Part 2 from the conference scene of the World Stem Cell Summit (WSCS) 2014 held in San Antonio (3—5 December, San Antonio, Texas)
World Stem Cell Summit (WSCS) 2014 was held in San Antonio, Texas, USA from December 3 to 5. Among the many international conferences in the field of stem cells and regenerative medicine, WSCS is distinct in focusing its efforts to serve as the meeting point by multi-sector communities of research, clinics, industry, regulation, policy making and ethics. All are aiming at advancing stem cell innovation and new therapies, under the banner of “connect, collaborate and cure.” As same as past years, presenters and attendees included not only researchers but also clinicians, funding agencies, government officials, industries and patients. Thus, many sessions focused on the clinical translation from basic research. Another important agenda were industrial and social aspects, and problems to be solved before realization of practical and sustainable stem cell-based therapies.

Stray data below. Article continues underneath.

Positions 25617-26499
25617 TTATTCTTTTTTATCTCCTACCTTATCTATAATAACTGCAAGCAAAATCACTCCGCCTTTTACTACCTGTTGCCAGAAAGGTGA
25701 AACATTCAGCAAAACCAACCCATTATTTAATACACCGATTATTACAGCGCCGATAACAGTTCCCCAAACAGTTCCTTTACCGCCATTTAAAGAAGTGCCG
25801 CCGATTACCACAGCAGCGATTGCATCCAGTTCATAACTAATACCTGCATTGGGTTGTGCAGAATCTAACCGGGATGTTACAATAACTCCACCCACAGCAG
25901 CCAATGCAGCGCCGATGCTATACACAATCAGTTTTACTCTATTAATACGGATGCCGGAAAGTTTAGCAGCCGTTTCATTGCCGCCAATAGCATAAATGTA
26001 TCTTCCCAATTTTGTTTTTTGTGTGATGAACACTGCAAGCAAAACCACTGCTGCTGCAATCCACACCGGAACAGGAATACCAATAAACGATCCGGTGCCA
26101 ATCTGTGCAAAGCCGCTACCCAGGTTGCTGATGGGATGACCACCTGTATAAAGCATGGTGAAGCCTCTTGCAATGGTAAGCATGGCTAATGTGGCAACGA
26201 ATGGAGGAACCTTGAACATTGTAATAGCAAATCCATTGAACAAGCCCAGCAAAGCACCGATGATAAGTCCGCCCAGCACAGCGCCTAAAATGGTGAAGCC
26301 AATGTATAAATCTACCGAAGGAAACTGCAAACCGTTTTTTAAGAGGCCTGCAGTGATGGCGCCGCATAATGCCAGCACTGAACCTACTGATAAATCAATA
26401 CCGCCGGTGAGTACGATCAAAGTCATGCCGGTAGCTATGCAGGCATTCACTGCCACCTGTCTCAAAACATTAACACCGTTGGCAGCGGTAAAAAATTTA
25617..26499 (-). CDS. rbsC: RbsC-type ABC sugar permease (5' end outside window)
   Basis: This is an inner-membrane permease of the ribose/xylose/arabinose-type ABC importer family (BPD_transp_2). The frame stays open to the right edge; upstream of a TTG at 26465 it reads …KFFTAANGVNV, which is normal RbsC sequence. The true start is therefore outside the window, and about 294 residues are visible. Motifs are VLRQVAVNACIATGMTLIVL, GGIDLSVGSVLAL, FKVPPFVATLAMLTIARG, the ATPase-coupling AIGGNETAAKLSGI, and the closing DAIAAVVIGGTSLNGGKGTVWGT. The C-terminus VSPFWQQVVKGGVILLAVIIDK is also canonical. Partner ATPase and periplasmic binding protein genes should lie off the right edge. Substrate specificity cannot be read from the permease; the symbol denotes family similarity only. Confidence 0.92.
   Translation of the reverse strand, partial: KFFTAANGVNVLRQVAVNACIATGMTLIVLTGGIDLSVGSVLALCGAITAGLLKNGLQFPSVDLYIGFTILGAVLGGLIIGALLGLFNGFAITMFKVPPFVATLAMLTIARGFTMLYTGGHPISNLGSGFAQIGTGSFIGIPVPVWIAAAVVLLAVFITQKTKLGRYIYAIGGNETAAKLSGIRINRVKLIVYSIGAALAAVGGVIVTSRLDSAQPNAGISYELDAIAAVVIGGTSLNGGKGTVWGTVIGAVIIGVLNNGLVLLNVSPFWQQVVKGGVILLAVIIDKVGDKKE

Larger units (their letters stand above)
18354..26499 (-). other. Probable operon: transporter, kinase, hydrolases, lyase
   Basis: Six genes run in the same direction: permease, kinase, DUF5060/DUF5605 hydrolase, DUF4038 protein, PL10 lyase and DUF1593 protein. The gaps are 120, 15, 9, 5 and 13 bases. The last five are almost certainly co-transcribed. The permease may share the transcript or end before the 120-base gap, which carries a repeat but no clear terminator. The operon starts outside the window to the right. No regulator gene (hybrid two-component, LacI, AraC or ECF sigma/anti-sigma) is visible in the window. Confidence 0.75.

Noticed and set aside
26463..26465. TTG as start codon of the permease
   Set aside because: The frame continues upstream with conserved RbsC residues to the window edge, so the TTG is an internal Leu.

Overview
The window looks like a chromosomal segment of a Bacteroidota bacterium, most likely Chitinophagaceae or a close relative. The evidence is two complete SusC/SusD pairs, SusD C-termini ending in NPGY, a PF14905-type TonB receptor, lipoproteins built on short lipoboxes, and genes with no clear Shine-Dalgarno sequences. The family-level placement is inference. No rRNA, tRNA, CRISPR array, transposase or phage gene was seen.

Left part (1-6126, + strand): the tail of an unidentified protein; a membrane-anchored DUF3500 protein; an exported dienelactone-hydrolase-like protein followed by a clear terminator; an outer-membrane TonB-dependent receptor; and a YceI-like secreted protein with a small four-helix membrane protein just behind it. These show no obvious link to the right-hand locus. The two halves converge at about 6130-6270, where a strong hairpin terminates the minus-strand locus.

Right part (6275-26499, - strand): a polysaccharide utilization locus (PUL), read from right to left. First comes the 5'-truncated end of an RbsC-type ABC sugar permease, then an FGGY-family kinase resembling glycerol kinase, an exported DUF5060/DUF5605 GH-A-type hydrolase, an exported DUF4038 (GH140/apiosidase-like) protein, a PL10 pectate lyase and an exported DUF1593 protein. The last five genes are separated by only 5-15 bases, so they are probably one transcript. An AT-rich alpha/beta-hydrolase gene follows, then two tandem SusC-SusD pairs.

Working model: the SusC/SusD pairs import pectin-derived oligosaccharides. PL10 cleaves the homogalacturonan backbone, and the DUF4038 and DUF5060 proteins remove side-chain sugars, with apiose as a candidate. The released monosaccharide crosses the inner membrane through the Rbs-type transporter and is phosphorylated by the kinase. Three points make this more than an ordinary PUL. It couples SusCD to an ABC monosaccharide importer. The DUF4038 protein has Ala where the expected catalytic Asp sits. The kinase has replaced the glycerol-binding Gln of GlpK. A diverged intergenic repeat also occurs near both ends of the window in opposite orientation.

Industry and business
WSCS proactively deals with business-related discussion. In the Regenerative Medicine and Cell Therapy — Multi-Billion Industries with Unlimited Potential session, three speakers gave valuable lectures. Jane Andrews (Frost & Sullivan) provided a global perspective of the stem cells and regenerative medicine industry. She stressed that the cardiovascular and oncology as potential areas of regenerative medicine where small firms will be leading clinical trials and achieving key milestones. Chris Mason (University College London) stated that regenerative medicine is a platform-independent business that enables firms to exert new technology, new products and a new infrastructure. Currently up to 700 firms including 70 public firms are being engaged in the stem cell and regenerative medicine business and leading the fourth and probably the final pillar of healthcare. Notably, he gave an insight beyond the current regenerative medicine industry where ongoing cell-based therapies, stem cell technology and genetically modified cell technology will be gradually converged into a unified concept in upcoming 20 years, as shown by an example of emerging CAR-T-based anti-cancer immunotherapy. Gregory Bonfiglio (Proteus RM) propagated a recent context of financial and economic environment. His presentation endorsed an increasing trend of investment from a private sector into representative firm cases as well as contributions from public sector into translational institutes. These provided fact bases that strongly support the substances for the solicitation of multi-dollar industry with a wider range of commercial opportunities and increased number of enabling factors.